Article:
Advertisement

Thinking Precedes Action: Using Software Engineering for the Development of a Terminology Database to Improve Access to Biomedical Documentation

  • Antonio Vaquero
  • Fernando Sáenz
  • Francisco Álvarez
  • Manuel de Buenaga
Part of the Lecture Notes in Computer Science book series (LNCS, volume 4345)

Abstract

Relational databases have been used to represent lexical knowledge since the days of machine-readable dictionaries. However, although software engineering provides a methodological framework for the construction of databases, most developing efforts focus on content, implementation and time-saving issues, and forget about the software engineering aspects of software and database construction. We have defined a methodology for the development of lexical resources that covers this and other aspects, by following a sound software engineering approach to formally represent knowledge. Nonetheless, the conceptual model from which it departs has some major limitations that need to be overcome. Based on a short analysis of common problems in existing lexical resources, we present an upgraded conceptual model as a first step towards the methodological development of a hierarchically organized concept-based terminology database, to improve the access to medical information as part of the SINAMED and ISIS projects.

Keywords

Software Engineering Machine Translation Algebraic Property Language Resource Linguistic Resource 
These keywords were added by machine and not by the authors. This process is experimental and the keywords may be updated as the learning algorithm improves.

Preview

Unable to display preview. Download preview PDF.

Unable to display preview. Download preview PDF.

References

  1. 1.
    Sáenz, F., Vaquero, A.: Applying Relational Database Development Methodologies to the Design of Lexical Databases. In: Database Systems 2005, IADIS Virtual Multi Conference on Computer Science and Information Systems (MCCSIS) (2005)Google Scholar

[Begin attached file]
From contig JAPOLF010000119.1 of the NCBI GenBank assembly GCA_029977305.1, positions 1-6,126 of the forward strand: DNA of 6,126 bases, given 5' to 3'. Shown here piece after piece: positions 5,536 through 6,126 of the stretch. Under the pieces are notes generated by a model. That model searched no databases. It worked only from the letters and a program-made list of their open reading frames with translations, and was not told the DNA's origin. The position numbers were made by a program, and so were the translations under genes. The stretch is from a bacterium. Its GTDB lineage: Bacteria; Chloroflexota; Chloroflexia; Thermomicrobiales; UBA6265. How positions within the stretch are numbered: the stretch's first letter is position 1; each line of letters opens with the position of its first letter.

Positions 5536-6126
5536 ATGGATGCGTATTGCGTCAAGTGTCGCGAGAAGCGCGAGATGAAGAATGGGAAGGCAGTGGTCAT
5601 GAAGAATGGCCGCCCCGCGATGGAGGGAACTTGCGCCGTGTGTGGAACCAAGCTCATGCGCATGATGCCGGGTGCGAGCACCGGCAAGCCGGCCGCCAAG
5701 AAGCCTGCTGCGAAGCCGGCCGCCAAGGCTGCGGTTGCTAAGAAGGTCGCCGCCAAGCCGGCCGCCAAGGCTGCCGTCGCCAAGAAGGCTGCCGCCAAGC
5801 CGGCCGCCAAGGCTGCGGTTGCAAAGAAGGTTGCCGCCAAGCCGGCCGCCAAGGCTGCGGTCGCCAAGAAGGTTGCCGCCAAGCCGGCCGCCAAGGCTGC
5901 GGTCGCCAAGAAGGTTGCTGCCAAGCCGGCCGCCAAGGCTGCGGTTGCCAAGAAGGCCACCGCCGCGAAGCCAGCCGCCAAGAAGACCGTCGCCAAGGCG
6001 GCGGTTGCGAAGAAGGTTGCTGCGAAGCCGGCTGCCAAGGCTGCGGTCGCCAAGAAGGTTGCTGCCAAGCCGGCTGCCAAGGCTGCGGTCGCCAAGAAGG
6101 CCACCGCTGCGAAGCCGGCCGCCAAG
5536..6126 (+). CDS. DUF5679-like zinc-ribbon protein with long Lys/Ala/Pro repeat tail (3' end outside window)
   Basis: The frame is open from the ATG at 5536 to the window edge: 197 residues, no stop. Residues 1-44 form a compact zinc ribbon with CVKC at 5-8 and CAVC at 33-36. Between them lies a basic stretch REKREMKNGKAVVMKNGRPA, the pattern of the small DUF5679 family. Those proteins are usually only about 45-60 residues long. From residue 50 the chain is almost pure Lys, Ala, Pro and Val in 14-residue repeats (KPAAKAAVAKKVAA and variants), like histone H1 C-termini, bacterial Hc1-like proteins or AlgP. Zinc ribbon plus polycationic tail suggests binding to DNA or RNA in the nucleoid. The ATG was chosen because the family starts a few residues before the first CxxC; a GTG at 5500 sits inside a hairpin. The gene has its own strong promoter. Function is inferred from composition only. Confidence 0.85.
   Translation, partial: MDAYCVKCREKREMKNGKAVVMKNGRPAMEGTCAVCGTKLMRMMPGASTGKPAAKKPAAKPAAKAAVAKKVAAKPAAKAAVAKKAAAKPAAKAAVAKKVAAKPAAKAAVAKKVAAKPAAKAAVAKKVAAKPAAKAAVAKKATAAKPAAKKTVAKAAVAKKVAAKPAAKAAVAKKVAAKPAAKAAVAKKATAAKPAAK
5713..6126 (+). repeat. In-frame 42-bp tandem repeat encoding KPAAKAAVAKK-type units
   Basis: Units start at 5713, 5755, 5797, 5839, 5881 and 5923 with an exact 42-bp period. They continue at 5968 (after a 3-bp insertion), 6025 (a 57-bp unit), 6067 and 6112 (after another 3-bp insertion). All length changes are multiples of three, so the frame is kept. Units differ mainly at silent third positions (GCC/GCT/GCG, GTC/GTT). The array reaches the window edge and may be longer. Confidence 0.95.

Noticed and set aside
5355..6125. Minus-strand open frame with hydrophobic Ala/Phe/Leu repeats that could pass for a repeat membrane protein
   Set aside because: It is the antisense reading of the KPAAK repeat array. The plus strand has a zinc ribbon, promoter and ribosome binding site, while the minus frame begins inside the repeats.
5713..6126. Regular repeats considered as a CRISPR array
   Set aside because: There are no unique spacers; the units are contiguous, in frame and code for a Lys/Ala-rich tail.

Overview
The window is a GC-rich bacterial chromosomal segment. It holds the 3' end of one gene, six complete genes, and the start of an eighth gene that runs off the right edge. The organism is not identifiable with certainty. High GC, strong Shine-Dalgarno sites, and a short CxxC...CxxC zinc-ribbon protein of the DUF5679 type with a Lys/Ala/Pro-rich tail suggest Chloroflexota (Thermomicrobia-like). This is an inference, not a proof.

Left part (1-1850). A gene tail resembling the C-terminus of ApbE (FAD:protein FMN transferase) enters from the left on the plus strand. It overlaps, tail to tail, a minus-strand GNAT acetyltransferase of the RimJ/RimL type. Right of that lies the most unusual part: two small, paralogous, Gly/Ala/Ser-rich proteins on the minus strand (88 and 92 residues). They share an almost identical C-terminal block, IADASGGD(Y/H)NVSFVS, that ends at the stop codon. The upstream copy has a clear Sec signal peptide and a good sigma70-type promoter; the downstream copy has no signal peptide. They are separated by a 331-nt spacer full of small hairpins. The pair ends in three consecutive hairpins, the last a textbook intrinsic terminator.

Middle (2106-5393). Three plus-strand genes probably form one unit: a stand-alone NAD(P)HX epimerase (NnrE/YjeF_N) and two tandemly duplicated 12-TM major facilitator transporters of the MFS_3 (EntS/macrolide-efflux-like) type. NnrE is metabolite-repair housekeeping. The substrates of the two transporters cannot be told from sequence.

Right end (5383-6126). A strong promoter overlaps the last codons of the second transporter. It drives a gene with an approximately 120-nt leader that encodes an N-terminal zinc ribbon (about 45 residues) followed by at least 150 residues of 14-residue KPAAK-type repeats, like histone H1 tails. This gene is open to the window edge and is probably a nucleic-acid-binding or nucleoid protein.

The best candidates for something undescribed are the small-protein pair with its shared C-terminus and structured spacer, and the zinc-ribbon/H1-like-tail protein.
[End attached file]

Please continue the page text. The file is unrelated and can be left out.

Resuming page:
2. 2.
    Maña, M., et al.: Los proyectos SINAMED e ISIS: Mejoras en el Acceso a la Información Biomédica Mediante la Integración de Generación de Resúmenes, Categorización Automática de Textos y Ontologías. En Actas del XXII Congreso de la Sociedad Española de Procesamiento del Lenguaje (SEPLN) (2006)Google Scholar
  3. 3.
    Pressman, R.: Software Engineering. In: Dorfman, M., Thayer, R.H. (eds.) Software Engineering, Wiley-IEEE Computer Society Press (1999)Google Scholar
  4. 4.
    York, S., Gómez-Pérez, A., Daelemans, W., Reinberger, M., Guarino, N., Fridman, N.: Why Evaluate Ontology Technologies? Because It Works! IEEE Intelligent Systems 19(4), 74–81 (2004)CrossRefGoogle Scholar
  5. 5.
    Sáenz, F., Vaquero, A.: Towards a Development Methodology for Managing Linguistic Knowledge Bases. Research and Development in Intelligent Systems XIX. Springer, Cambridge (2002)Google Scholar
  6. 6.
    Pfleeger, S.: Software Engineering: Theory and Practice, 2nd edn. Prentice-Hall, Englewood Cliffs (2001)Google Scholar
  7. 7.
    Bouaud, J., Bachimont, B., Charlet, J., Zweigenbaum, P.: Acquisition and Structuring of an Ontology within Conceptual Graphs. In: Proceedings of the ICCS 1994 Workshop on Knowledge Acquisition using Conceptual Graph Theory (1994)Google Scholar
  8. 8.
    Bachimont, B.: Engagement sémantique et engagement ontologique: conception et réalisation d’ontologies en Ingénierie des connaissances. In: Charlet, J., Zacklad, M., Kassel, G., Bourigault, D. (eds.) Ingénierie des connaissances, évolutions récentes et nouveaux defies (2000)Google Scholar
  9. 9.
    Bläser, B., Schwall, U., Storrer, A.: Reusable Lexical Database Tool for Machine Translation. In: Proceedings of the International Conference on Computational Linguistics - COLING 1992, vol. II, pp. 510–516 (1992)Google Scholar
  10. 10.
    Moreno, A.: Diseño e Implementación de un Lexicón Computacional para Lexicografía y Traducción Automática. Estudios de Lingüística Española, vol. 9 (2000)Google Scholar
  11. 11.
    Hayashi, L.S., Hatton, J.: Combining UML, XML and Relational Database Technologies - The Best of all Worlds for Robust Linguistic Databases. In: Proceedings of the IRCS Workshop on Linguistic Databases (2001)Google Scholar
  12. 12.
    Wittenburg, P., et al.: Databases for Linguistic Purposes: a case study of being always too early and too late. In: Proceedings of the EMELD Workshop (2004)Google Scholar
  13. 13.
    Moreno, A., Pérez, C.: Reusing the Mikrokosmos Ontology for Concept-Based Multilingual Terminology Databases. In: Proc. of the 2nd International Conference on Language Resources and Evaluation (2000)Google Scholar
  14. 14.